Trip Start Mar 15, 2008
30Trip End Oct 02, 2009
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The moderate-sized town of Niagara is located about an hour south of Toronto. It's an ordinary little town, quaint and quiet - aside from its main tourist attraction at the town’s edge; the Niagara Falls. The Falls sit on the border between Canada and the USA, so much so that when you look across the divide you can see the tourists on the American side looking at the same thing you are.
There are actually two falls at Niagara, both within a visible distance from each other. One, the most famous, is a majestic horseshoe-shaped waterfall located on a bend in the river. The other is located down the river slightly, and is a straight 'curtain’ falls created by a river that comes from the American side. So the better view of the falls is, fortunately for us, from the Canadian side where you can view the waterfall on the American side from straight on, and the horseshoe falls from right up close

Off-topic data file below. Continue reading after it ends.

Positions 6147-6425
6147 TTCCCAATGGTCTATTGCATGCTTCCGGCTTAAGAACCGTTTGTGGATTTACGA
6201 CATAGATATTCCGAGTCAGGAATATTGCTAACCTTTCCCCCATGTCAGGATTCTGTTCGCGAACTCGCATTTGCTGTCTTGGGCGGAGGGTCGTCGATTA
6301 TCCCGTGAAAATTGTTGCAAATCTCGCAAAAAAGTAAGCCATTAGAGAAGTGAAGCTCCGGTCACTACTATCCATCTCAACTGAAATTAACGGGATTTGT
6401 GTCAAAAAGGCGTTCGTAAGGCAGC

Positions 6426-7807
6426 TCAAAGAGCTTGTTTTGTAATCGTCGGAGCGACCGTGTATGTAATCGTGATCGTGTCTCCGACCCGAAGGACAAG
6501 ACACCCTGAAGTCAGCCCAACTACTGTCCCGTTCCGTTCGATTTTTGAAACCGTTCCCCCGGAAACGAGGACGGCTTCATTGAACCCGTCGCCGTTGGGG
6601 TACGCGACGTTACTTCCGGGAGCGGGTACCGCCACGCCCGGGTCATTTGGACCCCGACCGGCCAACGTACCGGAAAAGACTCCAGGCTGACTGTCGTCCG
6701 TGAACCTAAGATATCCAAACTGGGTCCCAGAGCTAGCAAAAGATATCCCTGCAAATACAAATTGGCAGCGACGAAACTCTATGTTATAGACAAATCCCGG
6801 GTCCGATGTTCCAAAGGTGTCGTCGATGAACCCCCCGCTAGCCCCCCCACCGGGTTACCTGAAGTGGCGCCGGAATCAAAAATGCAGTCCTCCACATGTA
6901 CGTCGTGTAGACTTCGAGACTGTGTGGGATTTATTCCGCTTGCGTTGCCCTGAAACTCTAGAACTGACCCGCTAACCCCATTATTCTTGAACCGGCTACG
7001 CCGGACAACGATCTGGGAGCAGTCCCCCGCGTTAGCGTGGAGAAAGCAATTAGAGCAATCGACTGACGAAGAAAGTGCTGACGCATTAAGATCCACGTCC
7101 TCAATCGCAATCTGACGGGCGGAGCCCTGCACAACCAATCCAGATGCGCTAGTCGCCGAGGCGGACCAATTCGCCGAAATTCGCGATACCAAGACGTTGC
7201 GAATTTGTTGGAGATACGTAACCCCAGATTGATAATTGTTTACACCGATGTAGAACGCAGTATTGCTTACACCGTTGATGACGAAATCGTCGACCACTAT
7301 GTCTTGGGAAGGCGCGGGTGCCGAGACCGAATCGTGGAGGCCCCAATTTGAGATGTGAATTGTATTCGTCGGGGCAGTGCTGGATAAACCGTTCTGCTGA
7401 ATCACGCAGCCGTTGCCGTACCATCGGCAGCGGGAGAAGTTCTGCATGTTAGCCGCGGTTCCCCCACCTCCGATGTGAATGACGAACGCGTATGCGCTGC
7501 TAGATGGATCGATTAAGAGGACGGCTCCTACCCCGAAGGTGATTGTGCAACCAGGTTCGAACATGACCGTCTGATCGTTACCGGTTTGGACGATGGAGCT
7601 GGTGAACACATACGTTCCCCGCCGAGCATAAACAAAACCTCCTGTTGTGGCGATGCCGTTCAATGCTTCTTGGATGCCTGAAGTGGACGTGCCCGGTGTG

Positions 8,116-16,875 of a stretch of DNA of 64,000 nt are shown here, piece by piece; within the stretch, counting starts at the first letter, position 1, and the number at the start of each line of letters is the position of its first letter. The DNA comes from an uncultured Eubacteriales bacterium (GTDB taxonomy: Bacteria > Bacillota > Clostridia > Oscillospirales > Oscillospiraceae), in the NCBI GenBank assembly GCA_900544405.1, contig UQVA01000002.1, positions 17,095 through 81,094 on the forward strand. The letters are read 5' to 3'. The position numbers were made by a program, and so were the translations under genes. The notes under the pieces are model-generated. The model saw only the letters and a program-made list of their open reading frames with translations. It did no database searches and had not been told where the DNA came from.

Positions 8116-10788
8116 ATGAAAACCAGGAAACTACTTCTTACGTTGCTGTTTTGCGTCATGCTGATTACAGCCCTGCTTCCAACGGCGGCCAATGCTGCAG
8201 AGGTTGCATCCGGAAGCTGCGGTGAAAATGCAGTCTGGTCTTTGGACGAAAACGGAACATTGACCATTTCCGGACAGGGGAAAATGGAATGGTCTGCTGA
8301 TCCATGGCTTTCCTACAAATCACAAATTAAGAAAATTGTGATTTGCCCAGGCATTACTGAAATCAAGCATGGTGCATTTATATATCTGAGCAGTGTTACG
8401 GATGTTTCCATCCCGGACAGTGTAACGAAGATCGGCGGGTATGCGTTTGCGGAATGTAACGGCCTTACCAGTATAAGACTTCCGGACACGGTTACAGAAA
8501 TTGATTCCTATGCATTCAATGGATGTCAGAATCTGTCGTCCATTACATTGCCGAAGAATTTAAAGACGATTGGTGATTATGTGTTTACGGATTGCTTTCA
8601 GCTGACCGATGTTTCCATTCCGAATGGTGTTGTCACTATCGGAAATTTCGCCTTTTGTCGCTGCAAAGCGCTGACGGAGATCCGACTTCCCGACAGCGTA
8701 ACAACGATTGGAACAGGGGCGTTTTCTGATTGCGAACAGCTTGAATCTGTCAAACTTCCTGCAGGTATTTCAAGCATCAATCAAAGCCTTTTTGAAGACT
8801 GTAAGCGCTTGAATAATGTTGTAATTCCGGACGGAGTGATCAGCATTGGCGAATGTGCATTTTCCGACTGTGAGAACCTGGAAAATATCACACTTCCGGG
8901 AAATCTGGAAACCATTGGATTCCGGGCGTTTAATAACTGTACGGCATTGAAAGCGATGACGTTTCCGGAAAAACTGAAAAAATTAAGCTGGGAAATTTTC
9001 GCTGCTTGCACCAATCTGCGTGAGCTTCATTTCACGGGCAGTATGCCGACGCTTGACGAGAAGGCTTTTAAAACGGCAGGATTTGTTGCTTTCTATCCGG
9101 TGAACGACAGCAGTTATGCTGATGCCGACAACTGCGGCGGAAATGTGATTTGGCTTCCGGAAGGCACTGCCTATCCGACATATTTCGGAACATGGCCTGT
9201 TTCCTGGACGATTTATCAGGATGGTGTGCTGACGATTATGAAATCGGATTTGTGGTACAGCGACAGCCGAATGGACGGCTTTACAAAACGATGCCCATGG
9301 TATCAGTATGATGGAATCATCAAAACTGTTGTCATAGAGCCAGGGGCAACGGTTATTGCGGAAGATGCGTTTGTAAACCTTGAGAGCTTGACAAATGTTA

We arrived at our hostel, which ranks perhaps as our best so far, along with the hostel we stayed in at Anchorage, Alaska (and not including when we occasionally ‘splashed out’ at pricier hotels). Our host was extremely friendly and was very eager to tout all of the benefits of the town of Niagara and the surrounding regions and gave us some great ideas about what else we do while there. And, because we were a couple he upgraded us to a double room at the same price as a dorm room – go Lyons House Hostel!
So we ventured out because it was a Sunday night and they let off fireworks over the falls every Sunday night. We were lucky to have arrived there on the right day. There was also an electric storm going on when we arrived, with grey skies turning to a romantically blue slate dusk and pitchfork lightning giving the town a really intense feel.